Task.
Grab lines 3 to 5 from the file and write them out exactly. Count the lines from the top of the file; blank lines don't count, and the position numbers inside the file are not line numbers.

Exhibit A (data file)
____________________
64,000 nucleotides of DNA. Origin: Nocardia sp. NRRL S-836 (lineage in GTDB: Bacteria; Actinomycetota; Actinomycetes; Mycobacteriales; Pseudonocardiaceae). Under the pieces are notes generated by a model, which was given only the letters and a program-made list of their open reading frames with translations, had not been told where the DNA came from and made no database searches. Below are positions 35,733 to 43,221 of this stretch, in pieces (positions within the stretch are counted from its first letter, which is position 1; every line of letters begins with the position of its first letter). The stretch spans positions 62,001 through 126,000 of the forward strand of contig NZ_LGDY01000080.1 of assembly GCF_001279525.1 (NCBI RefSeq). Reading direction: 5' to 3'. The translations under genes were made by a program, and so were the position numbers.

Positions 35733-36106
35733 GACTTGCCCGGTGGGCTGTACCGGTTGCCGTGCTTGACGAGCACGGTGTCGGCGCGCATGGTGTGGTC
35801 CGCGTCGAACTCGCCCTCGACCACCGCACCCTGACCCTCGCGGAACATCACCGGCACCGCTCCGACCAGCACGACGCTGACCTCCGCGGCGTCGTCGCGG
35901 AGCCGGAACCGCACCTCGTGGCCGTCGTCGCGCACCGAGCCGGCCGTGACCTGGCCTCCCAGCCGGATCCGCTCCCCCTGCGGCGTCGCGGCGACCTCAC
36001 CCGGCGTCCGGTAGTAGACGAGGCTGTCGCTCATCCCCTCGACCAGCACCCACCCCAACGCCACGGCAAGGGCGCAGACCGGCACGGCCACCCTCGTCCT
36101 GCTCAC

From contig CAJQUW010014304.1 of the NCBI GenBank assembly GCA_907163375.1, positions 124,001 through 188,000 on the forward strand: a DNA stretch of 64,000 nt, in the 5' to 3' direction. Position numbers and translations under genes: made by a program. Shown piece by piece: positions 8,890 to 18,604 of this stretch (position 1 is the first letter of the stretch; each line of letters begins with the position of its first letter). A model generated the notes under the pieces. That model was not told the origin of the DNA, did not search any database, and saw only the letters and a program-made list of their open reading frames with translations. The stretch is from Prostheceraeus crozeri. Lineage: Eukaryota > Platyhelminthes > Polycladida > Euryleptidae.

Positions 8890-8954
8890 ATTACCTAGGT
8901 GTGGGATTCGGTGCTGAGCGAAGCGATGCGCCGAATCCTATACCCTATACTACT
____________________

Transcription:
35733 GACTTGCCCGGTGGGCTGTACCGGTTGCCGTGCTTGACGAGCACGGTGTCGGCGCGCATGGTGTGGTC
35801 CGCGTCGAACTCGCCCTCGACCACCGCACCCTGACCCTCGCGGAACATCACCGGCACCGCTCCGACCAGCACGACGCTGACCTCCGCGGCGTCGTCGCGG
35901 AGCCGGAACCGCACCTCGTGGCCGTCGTCGCGCACCGAGCCGGCCGTGACCTGGCCTCCCAGCCGGATCCGCTCCCCCTGCGGCGTCGCGGCGACCTCAC